"Ramadan: Let’s Not Freak Out About South Park"
American Muslims must not “be obsessed with Islam meaning ‘terrorism,'” he said, referring to efforts by creators of the popular animated TV show “South Park” to poke fun at Muhammad, the founder of Islam. Mr. Ramadan urged his fellow believers to “take a critical distance” if Islam appears to be mocked in the popular culture.
“For people to ridicule religion is part of Western culture and history,” he said. What’s called for, he said, is for Muslims in non-Muslim-majority countries to abide by the local laws, speak the language and be loyal to the country.
“Muslims don’t need a parallel system,” he said, after being asked whether he favored Islamic Shariah law in the West. “They should just abide by the common system.” Muslims in countries such as Australia and the United States “abide by the law and don’t have a problem,” he said.
Anti-Islamist hysterics have for years warned ominously of “stealth jihad ” — defined by neocon loon Frank Gaffney as “using myriad nonviolent measures to insinuate Shariah into non-Muslim societies.” I suppose Ramadan’s comments here would have to qualify as super double-secret stealth jihad.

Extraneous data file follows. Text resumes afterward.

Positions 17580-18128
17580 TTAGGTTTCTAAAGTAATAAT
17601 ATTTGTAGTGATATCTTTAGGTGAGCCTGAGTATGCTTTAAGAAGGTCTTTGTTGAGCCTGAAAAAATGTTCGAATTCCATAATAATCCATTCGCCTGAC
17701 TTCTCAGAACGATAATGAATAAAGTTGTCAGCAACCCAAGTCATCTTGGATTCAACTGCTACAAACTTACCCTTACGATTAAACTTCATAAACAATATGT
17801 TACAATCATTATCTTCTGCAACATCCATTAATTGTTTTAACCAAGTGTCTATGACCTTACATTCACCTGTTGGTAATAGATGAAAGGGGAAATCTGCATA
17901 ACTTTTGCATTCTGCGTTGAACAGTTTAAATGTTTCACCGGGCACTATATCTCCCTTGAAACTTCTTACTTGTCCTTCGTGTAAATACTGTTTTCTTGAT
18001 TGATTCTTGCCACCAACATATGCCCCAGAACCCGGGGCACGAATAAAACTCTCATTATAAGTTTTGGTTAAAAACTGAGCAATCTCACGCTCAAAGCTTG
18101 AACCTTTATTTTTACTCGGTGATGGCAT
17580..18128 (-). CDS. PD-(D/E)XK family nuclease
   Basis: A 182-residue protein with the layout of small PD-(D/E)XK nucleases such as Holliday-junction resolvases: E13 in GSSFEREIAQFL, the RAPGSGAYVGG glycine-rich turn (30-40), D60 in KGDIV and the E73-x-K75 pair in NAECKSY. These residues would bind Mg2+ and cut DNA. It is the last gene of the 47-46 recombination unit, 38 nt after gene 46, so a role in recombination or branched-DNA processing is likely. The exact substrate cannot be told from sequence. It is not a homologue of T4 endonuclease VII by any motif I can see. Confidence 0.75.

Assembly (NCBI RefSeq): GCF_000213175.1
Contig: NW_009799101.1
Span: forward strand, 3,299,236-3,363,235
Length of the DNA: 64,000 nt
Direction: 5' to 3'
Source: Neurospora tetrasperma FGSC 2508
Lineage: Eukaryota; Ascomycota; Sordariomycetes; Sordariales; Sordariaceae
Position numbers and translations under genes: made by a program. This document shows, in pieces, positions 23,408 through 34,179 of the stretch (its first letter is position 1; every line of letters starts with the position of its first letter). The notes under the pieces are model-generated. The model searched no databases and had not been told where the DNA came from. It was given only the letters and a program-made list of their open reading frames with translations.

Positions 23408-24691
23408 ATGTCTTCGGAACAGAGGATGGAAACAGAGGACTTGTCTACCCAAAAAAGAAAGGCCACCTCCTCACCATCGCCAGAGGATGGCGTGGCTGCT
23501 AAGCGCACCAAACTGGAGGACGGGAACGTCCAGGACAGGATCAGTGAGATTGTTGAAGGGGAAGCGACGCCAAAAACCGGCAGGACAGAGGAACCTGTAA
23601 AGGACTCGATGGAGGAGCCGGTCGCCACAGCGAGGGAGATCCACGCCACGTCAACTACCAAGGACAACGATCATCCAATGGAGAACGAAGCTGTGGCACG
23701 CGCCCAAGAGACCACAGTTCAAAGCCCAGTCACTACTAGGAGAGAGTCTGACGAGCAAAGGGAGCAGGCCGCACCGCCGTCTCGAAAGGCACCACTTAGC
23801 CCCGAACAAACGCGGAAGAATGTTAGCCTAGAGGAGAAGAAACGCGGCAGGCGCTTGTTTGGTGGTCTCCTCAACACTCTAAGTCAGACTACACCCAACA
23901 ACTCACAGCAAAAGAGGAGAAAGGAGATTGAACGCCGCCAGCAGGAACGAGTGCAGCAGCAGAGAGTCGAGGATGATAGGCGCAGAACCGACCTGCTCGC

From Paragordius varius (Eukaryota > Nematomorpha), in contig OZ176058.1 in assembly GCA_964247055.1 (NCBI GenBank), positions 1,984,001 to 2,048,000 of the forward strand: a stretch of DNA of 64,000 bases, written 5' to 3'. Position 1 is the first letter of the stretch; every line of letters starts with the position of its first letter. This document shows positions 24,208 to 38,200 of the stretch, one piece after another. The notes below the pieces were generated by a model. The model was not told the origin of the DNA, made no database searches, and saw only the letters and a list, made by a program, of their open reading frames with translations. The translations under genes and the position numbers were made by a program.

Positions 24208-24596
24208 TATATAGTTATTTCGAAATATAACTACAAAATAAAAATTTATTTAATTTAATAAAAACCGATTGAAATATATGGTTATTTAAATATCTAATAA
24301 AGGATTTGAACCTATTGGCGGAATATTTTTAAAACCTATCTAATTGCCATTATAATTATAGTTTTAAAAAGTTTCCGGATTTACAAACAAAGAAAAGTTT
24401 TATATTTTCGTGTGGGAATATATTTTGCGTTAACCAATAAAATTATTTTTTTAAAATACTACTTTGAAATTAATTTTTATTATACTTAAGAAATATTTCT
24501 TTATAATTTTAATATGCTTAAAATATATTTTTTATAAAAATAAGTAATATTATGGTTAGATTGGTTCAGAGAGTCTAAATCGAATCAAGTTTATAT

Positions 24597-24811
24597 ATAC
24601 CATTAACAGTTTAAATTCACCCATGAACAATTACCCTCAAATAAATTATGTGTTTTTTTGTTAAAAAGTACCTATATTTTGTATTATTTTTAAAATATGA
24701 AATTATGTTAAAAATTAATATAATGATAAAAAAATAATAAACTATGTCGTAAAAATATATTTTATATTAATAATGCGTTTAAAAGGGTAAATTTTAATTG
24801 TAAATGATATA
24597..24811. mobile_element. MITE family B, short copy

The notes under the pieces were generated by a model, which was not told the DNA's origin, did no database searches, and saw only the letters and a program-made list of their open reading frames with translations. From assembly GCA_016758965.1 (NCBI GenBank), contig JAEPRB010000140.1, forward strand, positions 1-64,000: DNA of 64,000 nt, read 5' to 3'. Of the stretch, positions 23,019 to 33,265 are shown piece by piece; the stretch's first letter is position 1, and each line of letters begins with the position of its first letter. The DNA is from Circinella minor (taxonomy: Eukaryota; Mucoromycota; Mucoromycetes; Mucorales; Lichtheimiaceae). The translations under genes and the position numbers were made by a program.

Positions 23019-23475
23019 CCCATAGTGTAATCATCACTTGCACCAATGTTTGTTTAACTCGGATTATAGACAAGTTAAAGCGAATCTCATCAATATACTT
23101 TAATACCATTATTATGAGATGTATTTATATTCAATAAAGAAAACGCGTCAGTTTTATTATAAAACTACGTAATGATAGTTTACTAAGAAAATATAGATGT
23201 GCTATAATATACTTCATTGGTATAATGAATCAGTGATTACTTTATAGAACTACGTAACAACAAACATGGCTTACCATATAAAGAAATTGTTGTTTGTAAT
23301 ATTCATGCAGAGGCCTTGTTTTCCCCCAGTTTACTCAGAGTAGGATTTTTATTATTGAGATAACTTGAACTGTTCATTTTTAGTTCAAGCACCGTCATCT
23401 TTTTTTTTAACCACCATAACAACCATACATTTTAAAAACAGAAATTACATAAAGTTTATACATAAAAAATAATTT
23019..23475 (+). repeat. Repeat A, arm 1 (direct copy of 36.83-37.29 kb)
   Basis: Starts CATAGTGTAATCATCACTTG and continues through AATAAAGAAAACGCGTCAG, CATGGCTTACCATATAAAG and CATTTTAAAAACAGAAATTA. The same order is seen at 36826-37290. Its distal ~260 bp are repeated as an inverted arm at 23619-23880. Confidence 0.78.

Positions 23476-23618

This is also pretty significant:
“There is only one Islam,” he said, “but many interpretations and many Muslim cultures.” In the West, he said, “we don’t need new laws on blasphemy.” He was referring to laws in Pakistan that levy heavy sentences on anyone suspected of criticizing Islam. “We don’t want to limit the freedom of expression.”
Muslim societies are far from perfect, he said. “There is no freedom of speech in Muslim-majority countries,” he said. “Because there are no cultural discussions, there’s just emotions.”
That’s a pretty explicit endorsement of pluralism and free speech from one of the leading Islamist thinkers in the world. One could interpret this either as evidence that Islamism is not, as has been claimed, irretrievably hostile to Western freedom, or as just more evidence of how devious the Islamists are.